It's a common theme: A senior leader makes a safety-related decision and expects a specific outcome or at least progression toward a goal, but his directive flies past the workforce, not even making a dent in employee behavior. For the leader this is inexplicable and frustrating. He doesn't understand why employees don't appreciate his efforts to improve their safety. But from the employee's perspective, the leader's decision only reinforces the belief that he doesn't truly value their safety—after all why would his decisions undermine a shared goal if he really cared?
This is a problem of misalignment. The leader's decision-making strategy, while well meaning, can work at cross-purposes to his intentions and objectives—sending the wrong message to employees. The leader may believe his decisions will advance safety when in fact they are undercutting progress and disheartening individuals. This paper explores how misalignment develops and offers corrective mechanisms that refine the leader's situational decision-making practices to better support safety.
Situational decision making is a skill that leaders need to master if they want to restore uniformity between intention and action, send a consistent message to the workforce, and create behavioral reliability on the shop floor.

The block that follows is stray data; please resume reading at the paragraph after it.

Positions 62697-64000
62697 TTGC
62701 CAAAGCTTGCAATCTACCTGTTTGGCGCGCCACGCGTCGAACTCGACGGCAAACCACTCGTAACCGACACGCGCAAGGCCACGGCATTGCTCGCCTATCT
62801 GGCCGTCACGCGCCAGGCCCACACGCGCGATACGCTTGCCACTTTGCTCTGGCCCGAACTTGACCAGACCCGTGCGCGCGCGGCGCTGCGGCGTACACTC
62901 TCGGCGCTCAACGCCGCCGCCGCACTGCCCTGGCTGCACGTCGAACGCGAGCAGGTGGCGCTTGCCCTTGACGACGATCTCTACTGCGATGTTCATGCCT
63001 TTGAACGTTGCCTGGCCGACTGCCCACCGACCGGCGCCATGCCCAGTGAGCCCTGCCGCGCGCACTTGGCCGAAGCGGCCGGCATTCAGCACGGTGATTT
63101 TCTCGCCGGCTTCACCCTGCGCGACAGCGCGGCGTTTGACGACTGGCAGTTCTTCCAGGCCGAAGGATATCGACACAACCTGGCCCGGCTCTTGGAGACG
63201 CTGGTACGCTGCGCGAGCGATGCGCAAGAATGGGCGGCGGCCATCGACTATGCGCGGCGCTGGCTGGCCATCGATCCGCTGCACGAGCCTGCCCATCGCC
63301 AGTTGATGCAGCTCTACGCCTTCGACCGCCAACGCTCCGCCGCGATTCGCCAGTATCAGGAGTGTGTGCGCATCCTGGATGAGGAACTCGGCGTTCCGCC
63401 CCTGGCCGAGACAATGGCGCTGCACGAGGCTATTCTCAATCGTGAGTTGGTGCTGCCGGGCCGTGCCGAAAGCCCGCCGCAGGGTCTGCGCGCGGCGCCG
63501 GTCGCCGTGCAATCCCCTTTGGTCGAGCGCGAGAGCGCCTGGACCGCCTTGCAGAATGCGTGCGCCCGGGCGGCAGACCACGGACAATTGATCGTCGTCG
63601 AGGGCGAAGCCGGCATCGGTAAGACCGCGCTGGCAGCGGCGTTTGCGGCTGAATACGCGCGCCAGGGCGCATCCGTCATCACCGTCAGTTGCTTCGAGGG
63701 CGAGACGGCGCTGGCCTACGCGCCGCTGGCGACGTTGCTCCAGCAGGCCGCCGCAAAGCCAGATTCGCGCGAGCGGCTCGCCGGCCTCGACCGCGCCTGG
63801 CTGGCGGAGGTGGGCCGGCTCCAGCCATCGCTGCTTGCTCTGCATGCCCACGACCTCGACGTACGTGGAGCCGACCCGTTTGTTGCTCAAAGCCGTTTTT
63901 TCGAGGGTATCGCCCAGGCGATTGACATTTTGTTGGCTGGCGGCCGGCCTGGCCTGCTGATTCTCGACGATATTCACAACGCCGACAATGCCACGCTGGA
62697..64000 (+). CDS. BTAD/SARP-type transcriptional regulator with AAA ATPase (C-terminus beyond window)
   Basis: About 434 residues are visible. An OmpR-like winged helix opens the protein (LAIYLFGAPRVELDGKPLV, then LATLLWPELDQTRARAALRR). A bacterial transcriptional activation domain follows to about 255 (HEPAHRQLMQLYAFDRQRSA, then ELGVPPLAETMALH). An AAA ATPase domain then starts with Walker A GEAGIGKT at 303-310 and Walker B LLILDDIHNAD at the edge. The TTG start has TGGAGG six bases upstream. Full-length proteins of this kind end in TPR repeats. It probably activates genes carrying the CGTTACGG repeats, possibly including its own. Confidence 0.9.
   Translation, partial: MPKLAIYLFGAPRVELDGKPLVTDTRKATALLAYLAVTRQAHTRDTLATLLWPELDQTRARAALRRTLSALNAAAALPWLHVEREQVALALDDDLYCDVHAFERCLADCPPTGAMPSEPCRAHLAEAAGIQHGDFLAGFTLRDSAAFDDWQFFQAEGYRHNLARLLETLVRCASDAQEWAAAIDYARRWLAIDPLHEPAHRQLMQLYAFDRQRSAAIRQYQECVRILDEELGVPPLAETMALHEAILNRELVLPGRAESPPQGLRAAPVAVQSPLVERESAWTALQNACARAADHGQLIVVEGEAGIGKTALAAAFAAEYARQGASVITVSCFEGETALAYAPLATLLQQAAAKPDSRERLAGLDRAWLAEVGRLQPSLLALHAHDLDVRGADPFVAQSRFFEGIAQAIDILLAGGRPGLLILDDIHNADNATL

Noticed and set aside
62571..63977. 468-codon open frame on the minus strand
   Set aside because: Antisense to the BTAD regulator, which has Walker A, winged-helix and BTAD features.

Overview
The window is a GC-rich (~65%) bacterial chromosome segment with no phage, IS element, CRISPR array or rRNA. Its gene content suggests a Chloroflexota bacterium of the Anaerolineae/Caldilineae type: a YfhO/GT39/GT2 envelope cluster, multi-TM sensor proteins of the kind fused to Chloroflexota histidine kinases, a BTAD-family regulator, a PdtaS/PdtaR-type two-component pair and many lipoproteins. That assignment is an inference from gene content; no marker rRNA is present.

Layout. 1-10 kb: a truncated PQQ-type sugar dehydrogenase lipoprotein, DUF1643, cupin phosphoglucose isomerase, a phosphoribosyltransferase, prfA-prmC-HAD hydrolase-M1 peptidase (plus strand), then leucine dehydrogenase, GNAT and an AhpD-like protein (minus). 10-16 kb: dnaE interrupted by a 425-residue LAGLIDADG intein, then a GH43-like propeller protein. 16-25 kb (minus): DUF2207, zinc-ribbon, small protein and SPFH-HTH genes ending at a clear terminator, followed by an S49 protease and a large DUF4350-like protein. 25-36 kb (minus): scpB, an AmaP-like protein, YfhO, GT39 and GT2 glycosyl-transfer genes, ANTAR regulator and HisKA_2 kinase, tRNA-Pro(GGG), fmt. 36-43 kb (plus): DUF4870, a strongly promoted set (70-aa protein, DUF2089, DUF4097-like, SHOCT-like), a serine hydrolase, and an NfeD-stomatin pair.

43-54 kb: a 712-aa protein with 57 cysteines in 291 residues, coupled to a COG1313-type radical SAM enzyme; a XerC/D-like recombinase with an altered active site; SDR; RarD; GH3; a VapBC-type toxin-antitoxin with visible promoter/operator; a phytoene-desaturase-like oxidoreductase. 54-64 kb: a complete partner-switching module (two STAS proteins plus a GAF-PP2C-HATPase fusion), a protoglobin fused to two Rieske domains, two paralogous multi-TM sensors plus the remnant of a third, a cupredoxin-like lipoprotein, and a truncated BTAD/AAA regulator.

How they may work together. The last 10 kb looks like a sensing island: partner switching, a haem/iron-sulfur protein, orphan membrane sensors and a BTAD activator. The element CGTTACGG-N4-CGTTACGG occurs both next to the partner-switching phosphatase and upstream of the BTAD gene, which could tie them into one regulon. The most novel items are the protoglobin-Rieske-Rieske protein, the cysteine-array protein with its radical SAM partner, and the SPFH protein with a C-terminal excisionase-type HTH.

No leader wants his decisions to run counter to his goals or make workers feel he doesn't care about their safety. Unfortunately, this happens all the time. When it comes to safety, what we don't know can hurt us and others—literally.
Many safety-related decisions require that leaders make accurate judgments about future likelihoods. After an undesirable outcome, it often seems clear what should have been decided. When we look carefully at what we knew before the event, we often see that we had all the information we needed to make a safety-supporting decision, but we didn't pay attention to it. Why not? A rich scientific literature in cognitive psychology helps explain this seemingly irrational phenomenon: human beings tend to make inaccurate judgments about future probabilities in predictable ways. These tendencies toward faulty judgments are called cognitive biases, and they can lead to serious safety problems.